[Mrs. Elton] was good enough for Mr. Elton, no doubt; accomplished enough for Highbury—handsome enough—to look plain, probably, by Harriet’s side. As to connection, there Emma was perfectly easy; persuaded, that after all his own vaunted claims and disdain of Harriet, he had done nothing. On that article, truth seemed attainable. What she was, must be uncertain; but who she was, might be found out; and setting aside the 10,000l., it did not appear that she was at all Harriet’s superior. She brought no name, no blood, no alliance. Miss Hawkins was the youngest of the two daughters of a Bristol-merchant, of course, he must be called; but, as the whole of the profits of his mercantile life appeared so very moderate, it was not unfair to guess the dignity of his line of trade had been very moderate also. Part of every winter she had been used to spend in Bath; but Bristol was her home, the very heart of Bristol; for though the father and mother had died some years ago, an uncle remained—in the law line—nothing more distinctly honourable was hazarded of him, than that he was in the law line; and with him the daughter had lived. Emma guessed him to be the drudge of some attorney, and too stupid to rise. And all the grandeur of the connection seemed dependent on the elder sister, who was very well married, to a gentleman in a great way, near Bristol, who kept two carriages! That was the wind-up of the history; that was the glory of Miss Hawkins.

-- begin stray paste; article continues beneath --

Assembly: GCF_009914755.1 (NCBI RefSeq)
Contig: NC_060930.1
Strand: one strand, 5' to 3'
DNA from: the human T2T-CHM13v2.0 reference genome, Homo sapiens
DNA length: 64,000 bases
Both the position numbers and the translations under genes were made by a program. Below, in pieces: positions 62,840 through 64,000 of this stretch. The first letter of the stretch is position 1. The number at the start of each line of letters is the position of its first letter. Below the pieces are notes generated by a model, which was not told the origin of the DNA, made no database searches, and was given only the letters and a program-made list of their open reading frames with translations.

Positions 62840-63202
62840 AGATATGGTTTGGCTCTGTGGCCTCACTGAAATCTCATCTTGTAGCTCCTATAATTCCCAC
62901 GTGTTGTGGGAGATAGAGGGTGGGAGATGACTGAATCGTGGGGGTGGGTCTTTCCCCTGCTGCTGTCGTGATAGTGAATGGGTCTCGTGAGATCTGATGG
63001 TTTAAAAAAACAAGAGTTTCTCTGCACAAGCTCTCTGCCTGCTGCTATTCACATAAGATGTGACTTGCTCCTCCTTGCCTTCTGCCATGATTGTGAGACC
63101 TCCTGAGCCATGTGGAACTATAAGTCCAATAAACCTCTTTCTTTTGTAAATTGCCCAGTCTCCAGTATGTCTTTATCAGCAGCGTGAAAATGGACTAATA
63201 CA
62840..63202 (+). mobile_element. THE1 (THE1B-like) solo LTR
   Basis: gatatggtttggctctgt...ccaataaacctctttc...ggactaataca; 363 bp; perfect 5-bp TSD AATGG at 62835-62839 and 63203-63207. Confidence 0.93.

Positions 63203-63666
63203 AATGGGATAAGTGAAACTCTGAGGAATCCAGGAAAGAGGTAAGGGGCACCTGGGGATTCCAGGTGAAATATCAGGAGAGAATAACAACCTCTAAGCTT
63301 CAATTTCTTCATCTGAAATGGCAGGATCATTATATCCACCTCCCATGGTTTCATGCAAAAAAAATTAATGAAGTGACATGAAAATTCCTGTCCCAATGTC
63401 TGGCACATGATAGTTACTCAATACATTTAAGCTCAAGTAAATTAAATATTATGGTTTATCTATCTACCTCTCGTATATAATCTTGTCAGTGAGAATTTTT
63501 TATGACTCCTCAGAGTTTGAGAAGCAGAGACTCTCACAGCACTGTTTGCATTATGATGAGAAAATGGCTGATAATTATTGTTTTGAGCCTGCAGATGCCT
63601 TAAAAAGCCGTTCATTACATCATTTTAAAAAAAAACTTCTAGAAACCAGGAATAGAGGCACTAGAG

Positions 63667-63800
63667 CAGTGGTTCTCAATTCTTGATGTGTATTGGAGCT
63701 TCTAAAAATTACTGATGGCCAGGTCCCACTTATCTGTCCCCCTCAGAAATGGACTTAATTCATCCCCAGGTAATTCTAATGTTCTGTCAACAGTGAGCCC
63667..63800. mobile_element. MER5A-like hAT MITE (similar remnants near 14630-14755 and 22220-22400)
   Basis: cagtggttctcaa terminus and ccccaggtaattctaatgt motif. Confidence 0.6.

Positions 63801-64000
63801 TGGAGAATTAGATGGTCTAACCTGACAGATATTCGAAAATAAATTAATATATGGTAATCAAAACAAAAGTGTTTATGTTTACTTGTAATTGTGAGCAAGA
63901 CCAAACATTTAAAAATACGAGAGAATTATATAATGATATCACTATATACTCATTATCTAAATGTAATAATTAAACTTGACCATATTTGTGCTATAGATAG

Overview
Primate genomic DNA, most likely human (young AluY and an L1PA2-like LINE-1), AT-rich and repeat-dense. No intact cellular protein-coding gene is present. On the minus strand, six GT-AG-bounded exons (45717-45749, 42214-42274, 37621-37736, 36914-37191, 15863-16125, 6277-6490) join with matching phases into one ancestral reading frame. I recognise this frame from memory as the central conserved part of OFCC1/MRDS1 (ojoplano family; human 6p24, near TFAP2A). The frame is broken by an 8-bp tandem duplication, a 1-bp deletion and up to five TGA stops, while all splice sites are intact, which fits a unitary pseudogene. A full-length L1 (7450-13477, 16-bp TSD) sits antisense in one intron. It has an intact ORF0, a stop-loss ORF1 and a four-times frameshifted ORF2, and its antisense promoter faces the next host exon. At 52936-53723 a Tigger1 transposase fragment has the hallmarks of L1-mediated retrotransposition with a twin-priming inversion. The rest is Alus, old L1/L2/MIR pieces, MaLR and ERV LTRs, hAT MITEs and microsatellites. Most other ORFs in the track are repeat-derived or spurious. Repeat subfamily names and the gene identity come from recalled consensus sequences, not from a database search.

The Coles, who made their living from trade, did not move in the same circles as Emma, but many of the people she associated with felt comfortable visiting the Coles, including the Westons and Mr. Knightley: